A Massachusetts man who faces deportation to his native El Salvador spoke publicly on Friday about his release from a Boston jail.
Francisco Rodriguez, 43, was released Thursday from the South Bay House of Correction after his lawyers were able to reach an agreement with the US Attorney’s Office. His lawyers said his deportation has been stayed pending their request to reopen his asylum case.
"I was thinking what can I do in jail on Christmas," Rodriguez told reporters at a news conference on Friday. "I feel very happy today. That's the most fabulous gift that I have of my life."
Rodriguez, of Chelsea, was taken into custody by U.S. Immigration and Customs Enforcement (ICE) on July 13 after declining to renew the temporary authorizations that allowed him to remain in the country since 2006.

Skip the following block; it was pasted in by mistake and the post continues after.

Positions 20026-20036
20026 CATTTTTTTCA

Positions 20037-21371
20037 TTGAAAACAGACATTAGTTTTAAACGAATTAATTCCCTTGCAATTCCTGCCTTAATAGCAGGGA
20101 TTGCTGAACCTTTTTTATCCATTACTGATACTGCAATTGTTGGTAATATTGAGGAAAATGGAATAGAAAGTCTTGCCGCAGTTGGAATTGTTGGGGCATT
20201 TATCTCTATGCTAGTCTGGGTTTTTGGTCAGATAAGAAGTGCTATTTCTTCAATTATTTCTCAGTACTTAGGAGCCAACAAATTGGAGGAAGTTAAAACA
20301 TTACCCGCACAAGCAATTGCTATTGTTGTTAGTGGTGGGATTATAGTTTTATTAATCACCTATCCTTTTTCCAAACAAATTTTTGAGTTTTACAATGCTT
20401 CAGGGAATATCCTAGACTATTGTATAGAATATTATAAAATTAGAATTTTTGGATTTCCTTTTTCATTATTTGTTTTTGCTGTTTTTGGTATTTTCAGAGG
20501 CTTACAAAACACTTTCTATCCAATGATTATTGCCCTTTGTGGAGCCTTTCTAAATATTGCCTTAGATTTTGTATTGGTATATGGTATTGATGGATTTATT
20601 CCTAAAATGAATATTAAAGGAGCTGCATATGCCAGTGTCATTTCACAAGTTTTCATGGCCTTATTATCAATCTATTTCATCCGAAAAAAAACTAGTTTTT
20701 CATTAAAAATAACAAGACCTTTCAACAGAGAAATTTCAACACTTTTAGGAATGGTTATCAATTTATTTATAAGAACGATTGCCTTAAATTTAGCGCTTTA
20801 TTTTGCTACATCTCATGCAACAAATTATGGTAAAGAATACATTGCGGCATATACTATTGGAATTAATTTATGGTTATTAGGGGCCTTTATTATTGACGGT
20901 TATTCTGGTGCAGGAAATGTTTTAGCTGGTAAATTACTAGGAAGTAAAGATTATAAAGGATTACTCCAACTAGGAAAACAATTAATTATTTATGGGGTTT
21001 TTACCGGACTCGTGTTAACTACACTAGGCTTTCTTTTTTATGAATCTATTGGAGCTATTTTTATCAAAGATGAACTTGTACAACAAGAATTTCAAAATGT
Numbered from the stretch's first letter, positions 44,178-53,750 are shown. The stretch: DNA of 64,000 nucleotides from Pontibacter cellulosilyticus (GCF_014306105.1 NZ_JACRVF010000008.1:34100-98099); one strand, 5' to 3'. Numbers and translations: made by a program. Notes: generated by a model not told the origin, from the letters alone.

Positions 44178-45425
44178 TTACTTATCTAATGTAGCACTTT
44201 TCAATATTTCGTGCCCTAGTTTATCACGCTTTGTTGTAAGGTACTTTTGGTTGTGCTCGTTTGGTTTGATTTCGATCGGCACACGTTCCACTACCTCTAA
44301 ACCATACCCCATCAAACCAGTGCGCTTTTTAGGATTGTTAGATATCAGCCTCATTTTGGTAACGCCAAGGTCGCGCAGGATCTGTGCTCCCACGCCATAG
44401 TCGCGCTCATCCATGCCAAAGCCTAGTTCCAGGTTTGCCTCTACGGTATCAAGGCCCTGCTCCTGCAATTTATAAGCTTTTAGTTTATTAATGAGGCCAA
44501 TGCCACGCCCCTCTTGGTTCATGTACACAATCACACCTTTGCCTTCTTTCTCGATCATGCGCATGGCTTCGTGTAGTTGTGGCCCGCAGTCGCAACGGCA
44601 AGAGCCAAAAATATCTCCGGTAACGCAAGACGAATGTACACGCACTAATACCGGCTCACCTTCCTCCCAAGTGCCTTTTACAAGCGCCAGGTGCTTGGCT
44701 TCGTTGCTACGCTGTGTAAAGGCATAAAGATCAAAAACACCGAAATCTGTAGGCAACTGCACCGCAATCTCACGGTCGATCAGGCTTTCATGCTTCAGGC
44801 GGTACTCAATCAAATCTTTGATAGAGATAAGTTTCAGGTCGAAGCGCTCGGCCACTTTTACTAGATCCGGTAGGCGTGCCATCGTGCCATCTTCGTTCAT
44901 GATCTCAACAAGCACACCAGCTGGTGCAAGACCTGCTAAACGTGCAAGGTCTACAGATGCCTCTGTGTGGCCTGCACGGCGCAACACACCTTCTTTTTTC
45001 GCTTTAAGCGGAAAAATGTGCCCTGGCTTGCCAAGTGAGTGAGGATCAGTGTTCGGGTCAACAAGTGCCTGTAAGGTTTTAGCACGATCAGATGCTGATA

While he is thankful for the present, his future remains unclear.
"Our work on behalf of Francisco continues," said one of his attorneys, John Bennett.
Prior to him being detained, Rodriguez, a father of four US-born children, had worked for five years at the Massachusetts Institute of Technology as a custodian.
Representatives of his union at MIT and other community members attended the news conference to show their support.
"This Christmas reunion sends a clear message that when we stand together we can win," said Otoniel Figuero-Duran.
An ICE spokesman says Rodriguez was released with a GPS monitoring device.
His case sparked protests across Boston this summer, including from Sens. Elizabeth Warren and Ed Markey, and Congressman Mike Capuano.
Rodriguez says being home is a step in the right direction.
His family said they are "overjoyed" to be reunited for the holidays.
"My daughter says, 'The best gift we have is you here with us daddy.' And that's my gift too," Rodriguez said.